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CHEYENNE, Wyo. — Two recent Medicaid fraud convictions reflect increased vigilance against infractions and greater public awareness about the problem, according to the director of the Wyoming Medicaid Fraud Control Unit.

“We’ve had really good referrals coming in and most of our cases are leading to prosecutions,” Christine Stickley said.

In the most recent convictions, an Ethete woman, Margarita Toineeta-Curtis, and a Cody woman, Melody Sell, were convicted of defrauding the Medicaid program, according to a release from Wyoming Attorney General Greg Phillips.

Fraudulent submissions

Toineeta-Curtis submitted fraudulent time sheets claiming that her daughter provided services for her husband when her daughter lived out of state.

Toineeta-Curtis was originally charged with eight counts of Medicaid fraud and two counts of forgery. She pleaded guilty and was convicted of two counts of Medicaid fraud and was sentenced to a suspended two- to four-year prison sentence, placed on five years of supervised probation and ordered to pay $23,114 in restitution to Wyoming Medicaid.

The case was investigated by the Medicaid Fraud Control Unit of the attorney general’s office and prosecuted by the Fremont County attorney’s office.

Sell was convicted and sentenced to a suspended two- to four-year prison sentence. She was placed on four years of supervised probation for fraudulently billing Wyoming Medicaid for services she did not provide.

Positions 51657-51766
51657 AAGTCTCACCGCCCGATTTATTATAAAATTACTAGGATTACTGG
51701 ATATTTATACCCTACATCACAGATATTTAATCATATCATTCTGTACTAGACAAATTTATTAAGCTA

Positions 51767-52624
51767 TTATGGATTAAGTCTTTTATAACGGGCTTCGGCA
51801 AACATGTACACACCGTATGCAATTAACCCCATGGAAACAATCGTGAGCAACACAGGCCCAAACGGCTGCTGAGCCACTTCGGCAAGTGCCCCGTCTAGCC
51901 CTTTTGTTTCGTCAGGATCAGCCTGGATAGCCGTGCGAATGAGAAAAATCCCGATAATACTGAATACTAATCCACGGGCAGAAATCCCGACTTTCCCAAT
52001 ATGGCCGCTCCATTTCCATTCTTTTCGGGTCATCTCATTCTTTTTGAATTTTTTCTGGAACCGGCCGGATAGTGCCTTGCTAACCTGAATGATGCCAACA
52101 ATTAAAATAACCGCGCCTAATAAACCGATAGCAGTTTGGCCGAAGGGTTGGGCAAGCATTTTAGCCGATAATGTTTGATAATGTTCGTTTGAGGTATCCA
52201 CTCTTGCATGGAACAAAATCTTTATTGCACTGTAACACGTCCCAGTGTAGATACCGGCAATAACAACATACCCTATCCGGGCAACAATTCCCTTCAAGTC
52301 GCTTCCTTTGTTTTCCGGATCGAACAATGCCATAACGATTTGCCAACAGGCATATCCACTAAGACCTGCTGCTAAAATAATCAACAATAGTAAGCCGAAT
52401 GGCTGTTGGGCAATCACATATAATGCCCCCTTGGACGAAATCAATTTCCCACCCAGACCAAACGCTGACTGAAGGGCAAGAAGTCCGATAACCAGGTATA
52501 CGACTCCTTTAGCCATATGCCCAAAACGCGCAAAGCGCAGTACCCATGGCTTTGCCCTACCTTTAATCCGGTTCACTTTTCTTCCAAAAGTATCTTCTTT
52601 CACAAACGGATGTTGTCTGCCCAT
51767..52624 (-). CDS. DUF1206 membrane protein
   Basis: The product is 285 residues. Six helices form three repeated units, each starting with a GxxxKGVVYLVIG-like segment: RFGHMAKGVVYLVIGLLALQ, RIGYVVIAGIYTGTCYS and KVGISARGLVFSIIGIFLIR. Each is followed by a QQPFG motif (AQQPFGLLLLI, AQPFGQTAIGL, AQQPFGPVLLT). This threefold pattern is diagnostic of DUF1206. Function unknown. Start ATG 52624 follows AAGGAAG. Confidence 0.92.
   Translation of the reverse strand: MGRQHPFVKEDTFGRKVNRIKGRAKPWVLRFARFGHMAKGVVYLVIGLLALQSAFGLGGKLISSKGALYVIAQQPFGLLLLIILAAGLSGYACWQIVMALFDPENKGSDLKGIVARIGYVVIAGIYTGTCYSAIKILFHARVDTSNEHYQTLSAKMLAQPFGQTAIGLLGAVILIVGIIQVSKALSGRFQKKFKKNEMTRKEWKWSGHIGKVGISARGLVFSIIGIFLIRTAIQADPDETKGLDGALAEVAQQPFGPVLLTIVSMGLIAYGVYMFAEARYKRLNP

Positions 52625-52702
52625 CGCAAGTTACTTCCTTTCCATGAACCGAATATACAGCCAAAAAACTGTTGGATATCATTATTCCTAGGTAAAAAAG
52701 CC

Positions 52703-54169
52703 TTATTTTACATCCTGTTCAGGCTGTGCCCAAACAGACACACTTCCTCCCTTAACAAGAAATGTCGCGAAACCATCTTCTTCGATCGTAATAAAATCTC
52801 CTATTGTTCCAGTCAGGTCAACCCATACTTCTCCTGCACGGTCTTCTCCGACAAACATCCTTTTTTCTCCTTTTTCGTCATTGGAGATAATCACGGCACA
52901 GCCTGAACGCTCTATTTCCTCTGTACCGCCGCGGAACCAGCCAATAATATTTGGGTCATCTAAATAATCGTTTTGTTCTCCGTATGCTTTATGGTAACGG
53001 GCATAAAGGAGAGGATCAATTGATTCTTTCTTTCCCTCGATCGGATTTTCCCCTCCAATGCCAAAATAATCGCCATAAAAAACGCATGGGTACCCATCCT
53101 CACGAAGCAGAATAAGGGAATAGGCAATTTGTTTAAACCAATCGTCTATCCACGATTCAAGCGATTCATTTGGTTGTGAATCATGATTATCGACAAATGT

Restitution ordered

She was ordered to pay $22,704 in restitution to Wyoming Medicaid.

Sell provided rehabilitation services to developmentally disabled Wyoming Medicaid recipients through her business, Achieving Independence. Sell billed Wyoming Medicaid for a 12-month period in 2007-08, certifying that she provided services for a client when that client was actually hospitalized or in the Park County Detention Center, according to the Wyoming attorney general’s office.

Stickley said her agency has been trying to better inform people in the Medicaid program and in communities what the unit does and how to file a referral and a complaint.

In fiscal year 2010, the most current data, her office opened nine cases. Most cases were referrals, but many did not rise to the level of fraud or criminal activity.

Stickley said she sent back the non-criminal cases so that the Medicaid program could recover internally the money that was wrongly spent.

“The public is more aware,” she said. “We’re getting more calls from the public, more questions about how things work.”

According to one national estimate, 3 to 10 percent of all government health care dollars, including Medicaid and Medicare, are spent fraudulently, she said.

Wyoming’s budget for Medicaid services was $508 million for fiscal year 2010.

Even at the 3 percent estimated fraudulent spending rate, the loss would be $15 million a year — money that did not go to services for low-income people in the Medicaid program.

Wyoming now serves about 66,000 Medicaid clients.

The Medicaid fraud unit has claim forms online that ask for the name of the provider the individual is concerned about.

A complaint from a Medicaid agency is more likely to involve a billing issue. A client, for example, may contact the unit to report being billed for an office visit when the client was out of state and never saw the doctor.

In some cases, people who work for a doctor call about a questionable practice that they’re afraid is illegal.

“We just need to know the name of the doctor and the suspicion you have,” Stickley said.

Medicaid is a program for low-income people. Medicare is a program to help pay medical expenses for people more than 65 years old.

In addition to Medicaid fraud, the Wyoming Medicaid Fraud Control Unit also investigates and prosecutes instances of elder abuse or neglect.

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